EW Europe 2018: New Threat Radars Present Intel Challenges

Başlatan Alkyone, Haz 07, 2018, 02:44 ÖS

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EW Europe 2018: New threat radars present intel challenges

Digital radar systems that use new frequency bands and have multifunction capabilities are making it increasingly difficult for electronic intelligence (ELINT) analysts to identify emitters and could soon make current jamming techniques obsolete.

The secretive ELINT world is often a game of cat and mouse between those that want to identify and disrupt emitters through anti-radiation weapons or electronic countermeasures, and the radar operators that want to detect enemy aircraft and neutralise them with anti-aircraft weapons. As countries such as Russia and China build up their electronic warfare capabilities they are developing highly-complex radar systems that can not only detect stealthier aircraft from longer ranges, but also evade detection from equipment designed to map an enemy's electronic capability and order of battle.

For some experts, this duel in the electromagnetic spectrum is currently favouring the radar, especially as many ELINT/ESM systems are not optimised for operating in the frequency bands occupied by emerging radars. That means some radars could go undetected, or a countermeasure is unavailable, which is a risk to personnel. Challenges include the renewed development of digitised VHF radars, operating in the lower 150MHz spectrum, which were once considered obsolete until it was realised they could track stealth aircraft.

'This is a major issue for [electronic support measures] receivers, they tend to start at 2Ghz, so these are pretty much invisible,' said Nigel Lawton, a former Royal Navy ELINT specialist and now ELINT and radar-ESM systems product manager at German EW specialist Rohde and Schwarz.

Digital VHF radars continue to be developed with China showcasing an AESA VHF/UHF radar at the 2016 Zhuhai Air Show known as the JY-26 Skywatcher-U. Developed by the 14th Institute (Nanjing Research Institute of Electronics Technology, or NRIET), the radar reportedly has a 500km detection range and has been able to track F-22 stealth fighters operating over South Korea.

Radars are also being developed that emit in the high-frequency K-Band or higher, generally between 33-36Ghz. 'You're finding that more radars are moving up the band, so that's very difficult for us as collectors to intercept these radars and radar designers know this,' Lawton said. To intercept a K-Band radar often needs an ELINT collector to actually see the radar, which is dangerous for operators if the sensor is connected to a gun or missile as part of a defensive weapon system.

Unlike previous generation radars, today's sensors also emit just enough power to detect the target and do not radiate more energy than required. Multifunction radars operating in the 2Ghz range, for instance, are increasingly difficult to intercept and analyse as they employ more sophisticated low probability of intercept (LPI) features. Ultimately, according to Lawton, the proliferation of these complex radars means it can now take ELINT operators months to put a profile together for a database.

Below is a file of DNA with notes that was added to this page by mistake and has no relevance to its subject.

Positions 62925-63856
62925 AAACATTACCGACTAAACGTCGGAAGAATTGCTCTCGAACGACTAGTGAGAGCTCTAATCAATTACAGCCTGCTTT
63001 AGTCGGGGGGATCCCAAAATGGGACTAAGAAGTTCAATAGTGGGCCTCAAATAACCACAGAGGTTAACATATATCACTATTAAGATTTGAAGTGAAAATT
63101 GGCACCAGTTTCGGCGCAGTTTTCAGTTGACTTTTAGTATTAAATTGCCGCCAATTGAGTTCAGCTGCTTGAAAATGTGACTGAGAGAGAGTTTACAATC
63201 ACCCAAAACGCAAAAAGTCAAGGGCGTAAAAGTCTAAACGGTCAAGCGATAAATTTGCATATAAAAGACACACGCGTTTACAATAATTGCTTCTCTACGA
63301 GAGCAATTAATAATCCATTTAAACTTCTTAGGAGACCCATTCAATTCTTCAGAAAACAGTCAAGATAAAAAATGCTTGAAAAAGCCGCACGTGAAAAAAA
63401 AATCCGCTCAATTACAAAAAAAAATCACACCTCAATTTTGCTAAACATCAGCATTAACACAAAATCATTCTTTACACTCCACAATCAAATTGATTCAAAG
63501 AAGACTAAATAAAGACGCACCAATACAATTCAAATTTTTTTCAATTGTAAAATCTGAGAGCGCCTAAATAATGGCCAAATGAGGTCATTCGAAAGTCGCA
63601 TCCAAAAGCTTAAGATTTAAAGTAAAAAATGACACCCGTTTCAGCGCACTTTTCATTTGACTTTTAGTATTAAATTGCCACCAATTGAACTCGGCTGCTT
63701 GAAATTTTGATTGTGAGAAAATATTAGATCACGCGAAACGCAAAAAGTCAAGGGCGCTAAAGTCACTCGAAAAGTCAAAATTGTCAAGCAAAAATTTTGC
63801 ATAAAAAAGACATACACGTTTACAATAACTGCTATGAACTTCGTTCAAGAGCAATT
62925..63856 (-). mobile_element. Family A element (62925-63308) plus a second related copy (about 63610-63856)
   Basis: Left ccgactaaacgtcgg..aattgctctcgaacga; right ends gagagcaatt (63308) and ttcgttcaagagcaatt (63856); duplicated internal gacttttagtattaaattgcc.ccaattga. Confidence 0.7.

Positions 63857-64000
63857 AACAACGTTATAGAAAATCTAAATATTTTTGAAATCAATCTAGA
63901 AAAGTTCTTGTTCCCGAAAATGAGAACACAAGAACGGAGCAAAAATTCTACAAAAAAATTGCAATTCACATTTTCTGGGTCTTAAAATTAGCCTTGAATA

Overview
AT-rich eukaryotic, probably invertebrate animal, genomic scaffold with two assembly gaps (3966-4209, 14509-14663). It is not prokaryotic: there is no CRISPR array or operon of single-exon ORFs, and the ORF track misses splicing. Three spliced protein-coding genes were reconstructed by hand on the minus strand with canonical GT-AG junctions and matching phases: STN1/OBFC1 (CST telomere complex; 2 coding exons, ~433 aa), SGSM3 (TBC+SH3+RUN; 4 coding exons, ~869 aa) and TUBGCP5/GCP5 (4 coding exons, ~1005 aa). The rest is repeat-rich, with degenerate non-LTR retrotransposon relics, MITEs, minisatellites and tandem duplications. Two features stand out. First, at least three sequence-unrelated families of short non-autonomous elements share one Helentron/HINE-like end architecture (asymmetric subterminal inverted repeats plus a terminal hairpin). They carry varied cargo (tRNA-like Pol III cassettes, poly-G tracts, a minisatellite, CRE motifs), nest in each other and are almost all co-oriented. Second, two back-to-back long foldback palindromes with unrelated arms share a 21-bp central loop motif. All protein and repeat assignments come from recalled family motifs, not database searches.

Lawton singled out Frequency Modulated Continuous Wave (FMCW) radars as particularly troublesome. 'The problem is the power is spread through the spectrum, it's just noise, so unless I can see this radar as early as possible in processing chain I will not intercept and I certainly cannot process it with conventional ESM processes.'

Legacy mechanically scanned radars were relatively easy to collect and analyse, with ELINT operators able to look at the pulse repetition frequency (PRF) to identify the radar and ultimately jam it. These systems would use magnetrons or travelling wave tubes that could be 'fingerprinted' by ELINT systems. That has fundamentally changed with today's digital active or passive electronically-scanned technologies, which can adapt radar pulses to the environment. These systems can cycle through different modes - including acquisition, target tracking and target illumination - in one time period, allowing multi-mode operations simultaneously.

'That's a major problem if you have a wide open receiver…if that waveform doesn't change I don't know what he is doing' said Lawton. 'And how do you jam [a multi-mode radar]? I have no idea. I think jamming may be obsolete in the next few years.'
Many modern ELINT/ESM systems are no longer sensitive enough, and wideband receivers are often 'blocked' by radar emitters that can push out two simultaneous high-power pulses. Narrow band receivers also present challenges, mainly a lower probability of intercept and not addressing the growing bandwidth of radars. Rohde & Schwarz has developed a two-stage detection process for its systems such as the WPU 500 wideband processing unit, which includes a pre-processing phase. This means that it is optimised to detect complex, low-power threats such as solid-state and FMCW radars.

'We are looking into the spectrum before we are processing the radar,' said Lawton. 'If you were to process the radar and you want to analyse it, you need to get 12-13dBs above noise. So a low-power radar that does not give me that signal-to-noise ratio will not produce good pulses that I can analyse.'
'What we do, we match the processing bandwidth to the bandwidth of the transmitting radar…we see the radar before we process, we see the bandwidth of the radar on the frequency, once you know the bandwidth I can put my processing channel exactly around the bandwidth of the transmitted radar.'   
This, along with other advances in the ELINT world, could give operators their edge back over the new-generation of advanced radars, but for how long?

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